These movies start with the death of Harry’s parents and Harry’s journey only ends when he has rejected the Deathly Hallows, trying not to overpower death with the Elder Wand, avoid death with the Resurrection Stone, or hide from Death with the Invisibility Cloak.  He walks right into it, and in doing so finds victory.  Throughout, Harry loses people he loves, sometimes senselessly, while people who deserve death live on to cause trouble in subsequent films.  Even people like Gandal…uh, Dumbledore whom Harry trusts, are leading him to his own death, or themselves succumb to the Reaper.  This may sound like that makes the whole narrative pretty much a downer, but not really.  We see death is part of life, it is capricious, but you keep going.  One may die, but life continues.  Harry, the very Messianic figure in these films dies, is resurrected, returns to defeat Vade...uh, Sauro...uh, Voldemort and then…

…gets married, has kids, and sends them off to school too.  Life goes on.  And those kids will have adventures and love and have their own kids and life goes on.  It’s not about the futility of life that death hangs over us and will eventually claim us all, but rather the joy that comes from the chance to have faced life and death on your own terms, and how well you treated the ride when you were on it. That’s a neat theme, and it ties the films together nicely.

That tapestry I mentioned is neat.  It’s an intriguing world in which details matter.  Hints in “Sorcerer’s Stone” (ha ha, Harry can talk to snakes in the zoo!) come to play in “Deathly Hallows” (because he is one of Voldemort’s horcruxes, yikes).  “Order of the Phoenix” finally tells us why Quidditch exists when Mad-Eye leading the Order to help evacuate Harry from his Aunt and Uncle’s house mentions to everyone on a broom, “stay in formation.”  If you grew up playing Quidditch, you know exactly what he means.  The slowly revealed backstory of Harry’s Parents and Tom Riddle and Severus Snape, all lend a credibility and depth to the overall narrative.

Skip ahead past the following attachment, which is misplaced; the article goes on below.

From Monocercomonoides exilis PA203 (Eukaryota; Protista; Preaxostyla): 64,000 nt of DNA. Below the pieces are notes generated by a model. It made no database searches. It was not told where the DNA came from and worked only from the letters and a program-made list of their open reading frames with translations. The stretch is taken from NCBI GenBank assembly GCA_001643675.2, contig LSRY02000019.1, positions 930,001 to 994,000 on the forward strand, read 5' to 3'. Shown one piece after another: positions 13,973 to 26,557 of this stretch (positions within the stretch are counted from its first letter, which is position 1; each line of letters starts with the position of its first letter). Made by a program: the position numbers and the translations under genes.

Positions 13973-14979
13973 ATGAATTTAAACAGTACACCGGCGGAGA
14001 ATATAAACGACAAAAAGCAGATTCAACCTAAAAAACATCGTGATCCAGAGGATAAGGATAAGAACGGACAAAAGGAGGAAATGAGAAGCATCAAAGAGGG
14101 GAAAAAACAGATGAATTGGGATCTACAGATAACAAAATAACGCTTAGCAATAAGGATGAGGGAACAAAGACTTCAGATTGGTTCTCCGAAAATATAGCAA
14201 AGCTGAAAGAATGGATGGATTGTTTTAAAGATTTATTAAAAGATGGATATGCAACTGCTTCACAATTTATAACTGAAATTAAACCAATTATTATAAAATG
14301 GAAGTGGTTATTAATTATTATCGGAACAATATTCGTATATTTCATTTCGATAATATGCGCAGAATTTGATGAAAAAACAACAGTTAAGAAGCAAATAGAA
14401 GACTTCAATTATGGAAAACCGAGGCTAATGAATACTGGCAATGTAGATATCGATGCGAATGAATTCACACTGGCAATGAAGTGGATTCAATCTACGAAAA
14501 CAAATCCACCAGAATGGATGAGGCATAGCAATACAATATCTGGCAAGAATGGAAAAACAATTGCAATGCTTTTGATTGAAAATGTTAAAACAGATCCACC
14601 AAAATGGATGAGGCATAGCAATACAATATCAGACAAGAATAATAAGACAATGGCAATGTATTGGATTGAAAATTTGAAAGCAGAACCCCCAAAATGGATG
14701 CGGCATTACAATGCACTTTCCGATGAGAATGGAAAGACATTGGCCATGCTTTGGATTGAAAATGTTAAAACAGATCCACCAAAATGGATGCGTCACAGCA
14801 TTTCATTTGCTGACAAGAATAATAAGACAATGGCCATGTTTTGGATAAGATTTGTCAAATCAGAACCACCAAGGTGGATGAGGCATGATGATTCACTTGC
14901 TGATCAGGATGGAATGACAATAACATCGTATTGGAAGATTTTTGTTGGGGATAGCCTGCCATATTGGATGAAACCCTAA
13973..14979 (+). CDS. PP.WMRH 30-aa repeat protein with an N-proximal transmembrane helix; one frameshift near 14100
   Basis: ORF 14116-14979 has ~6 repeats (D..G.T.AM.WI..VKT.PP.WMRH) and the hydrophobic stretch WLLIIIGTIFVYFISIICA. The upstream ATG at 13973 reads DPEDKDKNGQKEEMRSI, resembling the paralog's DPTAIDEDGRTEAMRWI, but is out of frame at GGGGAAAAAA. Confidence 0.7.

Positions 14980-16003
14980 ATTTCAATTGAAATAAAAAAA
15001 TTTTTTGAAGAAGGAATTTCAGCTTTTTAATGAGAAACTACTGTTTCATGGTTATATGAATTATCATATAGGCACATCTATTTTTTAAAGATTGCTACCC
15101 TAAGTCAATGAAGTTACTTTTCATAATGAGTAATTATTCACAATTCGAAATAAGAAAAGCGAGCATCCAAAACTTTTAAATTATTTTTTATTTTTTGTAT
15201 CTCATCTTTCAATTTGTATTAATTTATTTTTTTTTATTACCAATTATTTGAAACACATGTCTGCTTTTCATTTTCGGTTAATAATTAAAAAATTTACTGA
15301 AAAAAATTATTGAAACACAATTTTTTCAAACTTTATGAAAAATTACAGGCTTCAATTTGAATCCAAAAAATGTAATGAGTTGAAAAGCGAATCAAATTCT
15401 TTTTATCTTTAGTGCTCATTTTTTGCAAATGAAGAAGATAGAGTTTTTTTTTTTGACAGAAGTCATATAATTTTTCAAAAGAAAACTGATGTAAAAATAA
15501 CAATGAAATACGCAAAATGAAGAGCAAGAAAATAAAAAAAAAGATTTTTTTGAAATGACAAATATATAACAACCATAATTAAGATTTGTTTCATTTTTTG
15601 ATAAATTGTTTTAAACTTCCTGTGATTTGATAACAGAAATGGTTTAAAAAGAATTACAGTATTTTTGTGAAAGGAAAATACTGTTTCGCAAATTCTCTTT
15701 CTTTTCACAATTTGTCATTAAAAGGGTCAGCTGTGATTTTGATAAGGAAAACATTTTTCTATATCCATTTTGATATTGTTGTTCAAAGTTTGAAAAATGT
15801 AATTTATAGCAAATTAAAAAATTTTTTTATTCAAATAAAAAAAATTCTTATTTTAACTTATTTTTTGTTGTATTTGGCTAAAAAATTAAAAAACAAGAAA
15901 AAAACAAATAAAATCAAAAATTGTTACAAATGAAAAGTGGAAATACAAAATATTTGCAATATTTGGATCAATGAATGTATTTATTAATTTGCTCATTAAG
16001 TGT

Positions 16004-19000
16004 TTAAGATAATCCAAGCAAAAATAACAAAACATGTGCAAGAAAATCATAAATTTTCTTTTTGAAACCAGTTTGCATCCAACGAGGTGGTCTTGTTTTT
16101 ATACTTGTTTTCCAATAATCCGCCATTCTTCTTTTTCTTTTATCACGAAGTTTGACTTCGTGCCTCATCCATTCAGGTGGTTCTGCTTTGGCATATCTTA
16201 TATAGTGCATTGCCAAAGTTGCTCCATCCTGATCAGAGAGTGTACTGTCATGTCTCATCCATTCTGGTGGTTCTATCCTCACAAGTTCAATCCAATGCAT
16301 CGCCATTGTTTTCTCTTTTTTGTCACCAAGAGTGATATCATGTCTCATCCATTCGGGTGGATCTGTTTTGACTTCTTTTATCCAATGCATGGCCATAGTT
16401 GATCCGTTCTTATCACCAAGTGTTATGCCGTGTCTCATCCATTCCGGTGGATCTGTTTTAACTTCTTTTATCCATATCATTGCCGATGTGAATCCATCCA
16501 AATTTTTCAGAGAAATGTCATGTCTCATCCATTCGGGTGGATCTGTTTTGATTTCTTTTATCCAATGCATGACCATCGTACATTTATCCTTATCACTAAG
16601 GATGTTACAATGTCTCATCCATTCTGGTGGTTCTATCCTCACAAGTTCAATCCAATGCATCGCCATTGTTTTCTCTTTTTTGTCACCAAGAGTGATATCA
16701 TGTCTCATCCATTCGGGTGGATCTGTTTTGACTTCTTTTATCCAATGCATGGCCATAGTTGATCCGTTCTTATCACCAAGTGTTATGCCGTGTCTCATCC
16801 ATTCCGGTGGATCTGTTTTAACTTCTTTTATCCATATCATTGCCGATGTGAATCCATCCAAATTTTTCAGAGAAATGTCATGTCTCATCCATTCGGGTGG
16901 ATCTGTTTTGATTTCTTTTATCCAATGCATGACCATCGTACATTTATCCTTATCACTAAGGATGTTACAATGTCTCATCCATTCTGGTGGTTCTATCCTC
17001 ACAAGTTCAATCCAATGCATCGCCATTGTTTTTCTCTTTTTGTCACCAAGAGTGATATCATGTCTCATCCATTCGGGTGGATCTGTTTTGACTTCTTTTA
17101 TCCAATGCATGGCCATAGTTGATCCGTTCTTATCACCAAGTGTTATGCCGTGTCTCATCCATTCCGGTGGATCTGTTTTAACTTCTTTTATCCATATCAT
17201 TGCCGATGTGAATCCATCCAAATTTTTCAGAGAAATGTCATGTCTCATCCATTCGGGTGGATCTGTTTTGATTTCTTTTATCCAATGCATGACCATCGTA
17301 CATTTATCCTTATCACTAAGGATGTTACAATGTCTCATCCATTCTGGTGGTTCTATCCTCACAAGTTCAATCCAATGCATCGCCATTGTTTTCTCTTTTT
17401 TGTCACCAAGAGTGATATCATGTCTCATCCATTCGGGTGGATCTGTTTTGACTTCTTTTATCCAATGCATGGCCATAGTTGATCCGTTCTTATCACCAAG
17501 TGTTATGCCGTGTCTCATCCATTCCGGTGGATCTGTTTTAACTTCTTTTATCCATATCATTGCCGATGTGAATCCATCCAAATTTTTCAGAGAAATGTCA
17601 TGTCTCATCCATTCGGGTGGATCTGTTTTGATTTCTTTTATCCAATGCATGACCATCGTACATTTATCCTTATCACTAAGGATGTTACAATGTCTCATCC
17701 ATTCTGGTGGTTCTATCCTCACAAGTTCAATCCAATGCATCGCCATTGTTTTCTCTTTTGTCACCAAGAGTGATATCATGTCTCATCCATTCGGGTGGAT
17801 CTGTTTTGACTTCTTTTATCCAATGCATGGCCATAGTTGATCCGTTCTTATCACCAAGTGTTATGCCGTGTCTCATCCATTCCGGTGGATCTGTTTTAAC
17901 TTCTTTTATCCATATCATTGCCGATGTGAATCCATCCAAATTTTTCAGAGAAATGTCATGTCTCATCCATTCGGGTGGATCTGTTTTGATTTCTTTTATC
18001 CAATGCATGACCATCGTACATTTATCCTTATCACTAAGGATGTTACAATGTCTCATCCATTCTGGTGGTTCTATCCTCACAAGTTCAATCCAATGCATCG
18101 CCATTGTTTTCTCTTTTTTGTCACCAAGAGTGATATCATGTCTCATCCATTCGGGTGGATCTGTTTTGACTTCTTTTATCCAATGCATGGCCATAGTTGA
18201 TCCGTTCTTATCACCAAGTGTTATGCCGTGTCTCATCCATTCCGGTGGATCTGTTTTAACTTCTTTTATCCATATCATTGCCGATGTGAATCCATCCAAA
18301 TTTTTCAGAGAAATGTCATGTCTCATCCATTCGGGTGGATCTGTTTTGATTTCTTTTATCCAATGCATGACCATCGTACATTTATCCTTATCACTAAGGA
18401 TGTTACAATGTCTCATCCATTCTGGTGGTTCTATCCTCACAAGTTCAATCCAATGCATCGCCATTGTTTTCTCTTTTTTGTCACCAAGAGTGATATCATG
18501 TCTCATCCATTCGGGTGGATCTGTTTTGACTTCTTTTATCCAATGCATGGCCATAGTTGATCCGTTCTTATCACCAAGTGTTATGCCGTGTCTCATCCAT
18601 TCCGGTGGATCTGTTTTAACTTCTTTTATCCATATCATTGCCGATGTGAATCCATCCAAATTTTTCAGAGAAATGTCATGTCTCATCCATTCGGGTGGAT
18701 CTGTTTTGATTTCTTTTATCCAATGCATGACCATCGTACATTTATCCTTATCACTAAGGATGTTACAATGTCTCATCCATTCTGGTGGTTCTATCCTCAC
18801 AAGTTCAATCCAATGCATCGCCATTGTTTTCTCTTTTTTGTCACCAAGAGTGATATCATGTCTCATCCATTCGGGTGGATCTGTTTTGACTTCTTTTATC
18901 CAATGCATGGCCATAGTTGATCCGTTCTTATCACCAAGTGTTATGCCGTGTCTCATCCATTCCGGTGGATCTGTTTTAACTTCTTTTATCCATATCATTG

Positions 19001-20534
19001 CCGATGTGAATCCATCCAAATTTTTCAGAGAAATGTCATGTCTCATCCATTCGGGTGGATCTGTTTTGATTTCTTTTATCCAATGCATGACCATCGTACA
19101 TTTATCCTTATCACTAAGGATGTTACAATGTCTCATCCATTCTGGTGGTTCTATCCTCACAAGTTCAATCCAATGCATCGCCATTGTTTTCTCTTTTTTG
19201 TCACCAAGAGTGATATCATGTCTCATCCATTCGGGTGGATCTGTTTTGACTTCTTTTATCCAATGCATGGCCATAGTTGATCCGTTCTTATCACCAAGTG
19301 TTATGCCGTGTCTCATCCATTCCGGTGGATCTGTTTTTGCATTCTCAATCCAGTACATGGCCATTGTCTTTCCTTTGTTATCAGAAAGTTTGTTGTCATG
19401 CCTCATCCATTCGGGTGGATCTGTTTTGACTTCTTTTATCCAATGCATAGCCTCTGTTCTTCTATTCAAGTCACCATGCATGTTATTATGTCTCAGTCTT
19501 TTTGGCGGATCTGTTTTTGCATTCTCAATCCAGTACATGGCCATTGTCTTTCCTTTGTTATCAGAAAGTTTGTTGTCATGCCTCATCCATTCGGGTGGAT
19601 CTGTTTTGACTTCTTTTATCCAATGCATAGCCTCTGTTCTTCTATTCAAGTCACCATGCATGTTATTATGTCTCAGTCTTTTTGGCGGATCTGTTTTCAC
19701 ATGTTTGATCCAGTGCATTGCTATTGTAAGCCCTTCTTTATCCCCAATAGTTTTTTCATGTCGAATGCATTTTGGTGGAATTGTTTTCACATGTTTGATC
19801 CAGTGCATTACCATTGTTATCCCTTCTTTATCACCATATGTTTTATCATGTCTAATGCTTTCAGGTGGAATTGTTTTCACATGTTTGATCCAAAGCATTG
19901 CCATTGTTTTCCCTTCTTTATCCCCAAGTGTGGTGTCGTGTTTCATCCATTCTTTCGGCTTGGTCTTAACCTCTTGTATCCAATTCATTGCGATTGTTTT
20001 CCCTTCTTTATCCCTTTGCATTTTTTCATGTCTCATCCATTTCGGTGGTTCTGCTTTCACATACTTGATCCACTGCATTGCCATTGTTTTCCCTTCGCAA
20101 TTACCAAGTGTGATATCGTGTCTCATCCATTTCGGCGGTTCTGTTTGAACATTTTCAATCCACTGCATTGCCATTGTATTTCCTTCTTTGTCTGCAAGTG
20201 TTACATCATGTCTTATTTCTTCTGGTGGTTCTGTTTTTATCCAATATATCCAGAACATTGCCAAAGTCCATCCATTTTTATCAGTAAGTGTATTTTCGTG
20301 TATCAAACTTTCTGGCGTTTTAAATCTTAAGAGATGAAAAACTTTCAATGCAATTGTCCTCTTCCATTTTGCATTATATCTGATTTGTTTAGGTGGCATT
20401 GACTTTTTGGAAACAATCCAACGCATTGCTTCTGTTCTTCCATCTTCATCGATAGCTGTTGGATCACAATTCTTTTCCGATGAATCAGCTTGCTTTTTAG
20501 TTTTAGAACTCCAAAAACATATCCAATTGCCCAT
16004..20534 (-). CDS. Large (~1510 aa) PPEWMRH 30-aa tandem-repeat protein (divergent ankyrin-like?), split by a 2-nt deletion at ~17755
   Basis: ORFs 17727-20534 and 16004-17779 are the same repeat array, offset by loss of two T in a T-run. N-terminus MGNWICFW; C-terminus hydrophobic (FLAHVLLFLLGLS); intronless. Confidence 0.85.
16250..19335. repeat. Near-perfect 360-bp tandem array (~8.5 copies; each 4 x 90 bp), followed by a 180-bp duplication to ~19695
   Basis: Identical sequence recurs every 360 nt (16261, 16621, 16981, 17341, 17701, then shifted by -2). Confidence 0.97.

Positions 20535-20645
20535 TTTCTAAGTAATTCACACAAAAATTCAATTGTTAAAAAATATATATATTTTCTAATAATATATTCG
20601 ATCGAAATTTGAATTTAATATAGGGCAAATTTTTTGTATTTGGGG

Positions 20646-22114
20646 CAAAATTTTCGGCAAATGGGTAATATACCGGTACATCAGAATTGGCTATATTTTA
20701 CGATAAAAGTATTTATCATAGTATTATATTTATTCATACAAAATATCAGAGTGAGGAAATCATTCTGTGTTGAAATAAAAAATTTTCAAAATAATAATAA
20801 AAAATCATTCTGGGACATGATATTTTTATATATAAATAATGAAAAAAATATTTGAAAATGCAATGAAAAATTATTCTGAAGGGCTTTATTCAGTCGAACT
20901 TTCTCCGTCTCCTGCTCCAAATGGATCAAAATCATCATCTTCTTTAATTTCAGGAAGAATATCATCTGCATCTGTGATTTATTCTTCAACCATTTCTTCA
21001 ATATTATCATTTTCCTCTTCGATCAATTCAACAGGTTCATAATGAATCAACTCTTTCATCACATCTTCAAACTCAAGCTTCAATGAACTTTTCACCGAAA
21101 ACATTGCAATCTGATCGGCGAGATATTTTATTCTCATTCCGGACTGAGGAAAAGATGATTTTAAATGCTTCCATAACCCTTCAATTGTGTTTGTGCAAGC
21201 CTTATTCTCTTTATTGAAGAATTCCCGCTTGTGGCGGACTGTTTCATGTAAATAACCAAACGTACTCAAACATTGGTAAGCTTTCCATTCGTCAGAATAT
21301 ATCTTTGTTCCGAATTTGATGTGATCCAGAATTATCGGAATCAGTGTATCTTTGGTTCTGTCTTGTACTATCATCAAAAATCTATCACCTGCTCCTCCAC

Along with that, you get some deep and intriguing characters, which develop nicely.  I am still wondering if Severus Snape is my favorite in the series.  He’s at first glance a heavy, not really nice the whole time, apparently betrays the heroes, but in the end is acting out of love and for the greater good.  I like that.   I also want to give a shout out to the Wedge Antilles of the HP movies, Neville Longbottom.  From goofy looking kid, to knight wielding the Sword of Gryffindor against Voldemort’s giant freaking snake, Neville isn’t a child of destiny like Luk…uh, Harry; he’s someone who steps up because he can, and makes all the difference.  I have heard in the books he goes on to become a professor at Hogwarts.  Good on him.

So in the end, I don’t know if I will ever watch all of them again, though I do have Grandkids on the way and the series is certainly something I would think should be part of a kid’s life.  Should they decide to emulate Hermione’s studious nature, Ron’s loyalty, or Neville’s sense of duty and responsibility, there are role models to be found, and the series deserves to be considered among child and young adult classics.  I am pleased if not blown away, and now understand a lot more of the jokes on Tumblr.  I do think though on any subsequent viewings, I will watch “Deathly Hallows” in one sitting; the second half suffers as a film on its own when separated from the first half.  Nonetheless, I am glad I watched, and would recommend them to those who have not.  They get pretty dark from about “Order of the Phoenix” on but spin a good tale that grows with the characters.

Now where’s my Neville spinoff?